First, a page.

It's a great business idea, but, first and foremost, it's a great sustainability idea. The Ad Net Zero movement drives the advertising industry to transition to net-zero carbon emissions and we always want to see more advertising that brings to life the five-step action plan, which is about using advertising’s power to support positive behaviour change. This ad does that in a really simple, compelling way. Lots of research shows the best way to get people to change their behaviour is through small nudges and humour is such an effective way to do that.
And of course, you need to make recycling easier. This video shows that all you need to do is take your electronic items to your closest Currys store. The retailer is both encouraging people to make sustainable choices, and showing that, as a company, it’s also doing something for sustainability. The ad enhances their brand and enhances their business at the same time.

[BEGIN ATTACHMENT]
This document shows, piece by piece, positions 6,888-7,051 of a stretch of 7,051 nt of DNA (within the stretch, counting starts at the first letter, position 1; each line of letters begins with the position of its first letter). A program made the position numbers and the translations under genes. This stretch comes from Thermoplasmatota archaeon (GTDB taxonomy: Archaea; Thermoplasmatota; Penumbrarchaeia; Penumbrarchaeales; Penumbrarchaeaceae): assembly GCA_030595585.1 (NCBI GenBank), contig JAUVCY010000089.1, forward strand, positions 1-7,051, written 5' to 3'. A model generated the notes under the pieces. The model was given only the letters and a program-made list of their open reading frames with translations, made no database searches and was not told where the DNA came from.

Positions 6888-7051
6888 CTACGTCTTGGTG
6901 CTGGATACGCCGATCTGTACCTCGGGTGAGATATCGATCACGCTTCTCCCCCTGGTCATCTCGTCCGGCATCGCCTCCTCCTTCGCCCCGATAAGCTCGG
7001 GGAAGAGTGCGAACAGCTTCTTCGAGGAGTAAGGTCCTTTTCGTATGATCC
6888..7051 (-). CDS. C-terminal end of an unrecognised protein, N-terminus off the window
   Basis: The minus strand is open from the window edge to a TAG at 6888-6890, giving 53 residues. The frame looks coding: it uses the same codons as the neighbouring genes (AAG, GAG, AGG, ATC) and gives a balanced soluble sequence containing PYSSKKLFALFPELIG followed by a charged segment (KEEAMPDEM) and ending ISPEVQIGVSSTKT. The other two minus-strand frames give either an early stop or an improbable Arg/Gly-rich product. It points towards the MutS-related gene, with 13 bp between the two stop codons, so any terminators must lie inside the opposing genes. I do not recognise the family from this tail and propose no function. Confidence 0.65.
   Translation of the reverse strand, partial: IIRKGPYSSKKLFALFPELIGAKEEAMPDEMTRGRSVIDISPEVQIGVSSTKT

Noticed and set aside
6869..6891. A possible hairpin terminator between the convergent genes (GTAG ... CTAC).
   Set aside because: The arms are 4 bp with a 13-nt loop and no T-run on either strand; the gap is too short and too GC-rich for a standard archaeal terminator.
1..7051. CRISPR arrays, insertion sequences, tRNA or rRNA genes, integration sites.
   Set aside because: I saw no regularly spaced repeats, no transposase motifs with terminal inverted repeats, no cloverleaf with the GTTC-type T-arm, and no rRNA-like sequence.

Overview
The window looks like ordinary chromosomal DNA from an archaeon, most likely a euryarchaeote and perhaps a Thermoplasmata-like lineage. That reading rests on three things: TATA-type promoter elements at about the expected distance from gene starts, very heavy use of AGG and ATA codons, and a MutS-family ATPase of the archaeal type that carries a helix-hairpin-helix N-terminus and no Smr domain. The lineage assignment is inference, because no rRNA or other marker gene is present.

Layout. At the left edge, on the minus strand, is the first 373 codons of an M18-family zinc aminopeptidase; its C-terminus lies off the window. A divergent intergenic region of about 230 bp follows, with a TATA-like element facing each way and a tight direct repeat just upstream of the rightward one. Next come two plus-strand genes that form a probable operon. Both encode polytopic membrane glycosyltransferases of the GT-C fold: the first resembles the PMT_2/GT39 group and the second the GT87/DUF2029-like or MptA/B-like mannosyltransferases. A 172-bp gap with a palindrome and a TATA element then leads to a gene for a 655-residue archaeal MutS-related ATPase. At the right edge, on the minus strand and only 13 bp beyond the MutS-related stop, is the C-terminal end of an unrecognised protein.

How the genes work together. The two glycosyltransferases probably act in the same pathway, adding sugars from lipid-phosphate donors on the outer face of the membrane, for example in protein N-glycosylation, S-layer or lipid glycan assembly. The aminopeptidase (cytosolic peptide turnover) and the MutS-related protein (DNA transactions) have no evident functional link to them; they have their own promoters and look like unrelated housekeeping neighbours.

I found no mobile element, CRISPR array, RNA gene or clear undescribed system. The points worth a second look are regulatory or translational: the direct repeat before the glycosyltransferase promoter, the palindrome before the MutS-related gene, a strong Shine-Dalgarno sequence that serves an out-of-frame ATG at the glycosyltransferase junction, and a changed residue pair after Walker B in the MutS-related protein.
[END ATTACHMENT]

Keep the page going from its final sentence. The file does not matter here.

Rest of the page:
Ikea: Putting people first, not products
It’s not easy to get purpose right in advertising, but Ikea nails it with their "Proudly Second Best" ad. It’s one of a series of short, everyday commercials co-created by agencies David Madrid and Ingo Hamburg.
Most brands tend to put themselves first when it comes to purpose-driven marketing. But here, Ikea puts itself second and its customers first, as it celebrates the fact that often children would rather sit, sleep, and even stand on their parents instead of their bedroom furniture.
The short, quiet format brilliantly cuts through the stream of so many other commercials that use loud music, special effects, and fast editing to grab people’s attention. The products and even pricing are cleverly and subtly integrated, stressing the point that these ads are about people, not possessions. It was all of these elements that helped earn the campaign a gold at last year’s Cannes Lions advertising awards.
At a time when environmental and social values are becoming increasingly important for consumers, it’s easy for brands to rely on chest-thumping virtue signalling to highlight their ethics. Done badly, those efforts can look like marketing stunts and can lead to distrust among consumers. Ikea expertly avoids this pitfall — which I call the “hero trap” — by showing humility and putting the parent-child bond at the centre of its “Proudly Second Best” ads. It’s a powerful way to earn people’s trust and loyalty.